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Is Humankind Completely Liable for Global Warming? Here's What Experts Think

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Jan. 6 2021, Published 4:15 p.m. ET

Every day, we are learning more and more about climate change. Although it's a sore subject, the more we know about it — causes, reactions, and potentially ways to reverse it — we will hopefully be able to more easily find impactful ways to save our planet, and by proxy, ourselves.

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Despite ongoing research, many still aren't 100 percent convinced that climate change exists. But if you’re looking for answers on global warming you’ve come to the right place. Keep reading to find out more about humans impact climate change.

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What is climate change?

"Climate change" may be a buzz word, but it's important to know what it means. Essentially, climate change a broad term that refers to any of the various ways in which climate patterns, weather, and natural disasters have changed on Earth in the past few years (particularly since the mid-19th century).

One of the primary indicators of climate change is the average global temperature, which has risen 1.4° Fahrenheit since 1880, as reported by NASA. Two-thirds of that temperature increase has taken place over the 50 years – “the fastest rate in recorded history” – pointing to human practices and processes as the source of climate change more than ever.

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Is climate change caused by humans?

Climate change is a direct result of global-warming emissions, or greenhouse gases, entering and getting trapped in our atmosphere. Because humans and human processes cause these greenhouse gases to be released into the air, most scientists maintain that climate change is predominantly caused by humans.

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According to Carbon Brief, NASA’s Dr. Gavin Schmidt believes humans are responsible for about 110 percent of observed warming. This is a sentiment echoed by the U.S. fourth national climate assessment from 2017, which found that human activities were responsible for anywhere from 93 percent to 123 percent of observed warming from 1951 to 2010.

Many human processes including transportation, industrial practices, and agriculture release greenhouse gases, such as: carbon dioxide, water vapor, methane, nitrous oxide, and ozone. These gases are released into the air, which then get trapped in the Earth’s atmosphere, trapping heat from solar radiation and absorbing sunlight. This is called the greenhouse effect.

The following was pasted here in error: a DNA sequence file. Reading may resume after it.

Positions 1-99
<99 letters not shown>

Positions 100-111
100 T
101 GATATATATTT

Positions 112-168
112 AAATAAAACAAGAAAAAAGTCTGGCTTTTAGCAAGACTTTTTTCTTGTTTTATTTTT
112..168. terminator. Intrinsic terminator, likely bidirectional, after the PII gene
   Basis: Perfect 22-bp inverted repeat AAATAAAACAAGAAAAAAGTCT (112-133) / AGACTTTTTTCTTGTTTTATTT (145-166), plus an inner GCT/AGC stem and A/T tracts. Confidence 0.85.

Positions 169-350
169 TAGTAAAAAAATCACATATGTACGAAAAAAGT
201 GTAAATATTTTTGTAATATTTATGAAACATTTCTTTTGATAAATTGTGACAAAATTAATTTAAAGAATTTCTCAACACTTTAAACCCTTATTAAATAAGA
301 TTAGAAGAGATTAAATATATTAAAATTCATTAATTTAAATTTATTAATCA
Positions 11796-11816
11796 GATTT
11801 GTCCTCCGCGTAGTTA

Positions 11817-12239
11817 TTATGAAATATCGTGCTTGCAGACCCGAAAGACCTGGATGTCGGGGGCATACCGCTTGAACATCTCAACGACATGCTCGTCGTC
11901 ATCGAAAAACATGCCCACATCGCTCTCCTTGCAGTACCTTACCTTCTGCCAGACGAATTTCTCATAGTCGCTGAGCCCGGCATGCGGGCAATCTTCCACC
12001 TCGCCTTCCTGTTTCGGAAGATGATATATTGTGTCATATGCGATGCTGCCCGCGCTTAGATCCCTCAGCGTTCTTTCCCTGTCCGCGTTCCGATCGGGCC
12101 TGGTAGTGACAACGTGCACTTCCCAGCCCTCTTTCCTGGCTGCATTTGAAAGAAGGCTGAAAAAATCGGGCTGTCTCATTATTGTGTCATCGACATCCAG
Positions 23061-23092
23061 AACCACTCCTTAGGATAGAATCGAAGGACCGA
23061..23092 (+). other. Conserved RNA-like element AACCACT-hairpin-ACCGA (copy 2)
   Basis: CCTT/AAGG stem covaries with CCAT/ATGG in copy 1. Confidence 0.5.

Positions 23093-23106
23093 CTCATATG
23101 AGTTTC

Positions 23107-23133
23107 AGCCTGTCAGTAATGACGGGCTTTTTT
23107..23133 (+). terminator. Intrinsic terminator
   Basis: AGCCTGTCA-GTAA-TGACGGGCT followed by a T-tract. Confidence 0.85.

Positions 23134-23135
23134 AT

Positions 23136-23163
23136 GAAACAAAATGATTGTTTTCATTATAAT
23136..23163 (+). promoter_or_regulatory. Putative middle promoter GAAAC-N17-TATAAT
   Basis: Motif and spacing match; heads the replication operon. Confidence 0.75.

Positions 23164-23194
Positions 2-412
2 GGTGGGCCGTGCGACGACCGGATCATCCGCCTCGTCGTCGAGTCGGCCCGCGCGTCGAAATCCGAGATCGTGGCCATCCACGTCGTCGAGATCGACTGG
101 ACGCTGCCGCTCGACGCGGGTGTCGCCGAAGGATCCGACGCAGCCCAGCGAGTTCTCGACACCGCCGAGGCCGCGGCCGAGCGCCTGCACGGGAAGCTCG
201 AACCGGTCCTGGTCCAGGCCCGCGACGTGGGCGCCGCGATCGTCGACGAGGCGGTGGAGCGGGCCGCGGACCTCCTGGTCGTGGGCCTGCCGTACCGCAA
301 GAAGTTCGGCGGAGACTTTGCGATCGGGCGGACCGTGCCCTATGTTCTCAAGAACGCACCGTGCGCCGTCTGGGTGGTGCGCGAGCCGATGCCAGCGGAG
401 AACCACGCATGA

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Transportation is a leading contributor to global warming.

Human processes such as burning fossil fuels, farming and forestry, and cement manufacture cause greenhouse gases to release into the environment. Transportation is the biggest culprit of burning fossil fuels and therefore greenhouse gas emissions, according to the Environmental Protection Agency (EPA). 

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While transportation generates the largest amount of greenhouse gas emissions — accounting for 28.9 percent of all greenhouse gas emissions in 2017 — electricity production, energy companies, agriculture, industrial practices, and deforestation are also to blame for greenhouse gas emissions. 

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What can I do to curb climate change?

There are many ways we can curb climate change on a large scale, such as transitioning to greener means of transportation, or utilizing solar energy. But, there are many seemingly small things you can do on your own, at home, that can make a significant difference. Start by mapping out your environmental impact, and implement meaningful ways to reduce it. 

Some ways to start include installing solar panels or using clean energy providers, using LED light bulbs, washing your laundry with cold water, laying clothes out to dry instead of running the dryer, buying an energy-efficient shower head, washing dishes in the dish washer, and using biodegradable, non-toxic laundry detergent

Abiding by a vegan diet is also thought to be the most effective way to reduce your impact on planet Earth, as per the Guardian. Using public transportation instead of driving, and compositing food scraps helps, too.

Global warming is largely caused by humans, so do your part and make some lifestyle changes to lower your impact, for the sake of the planet.

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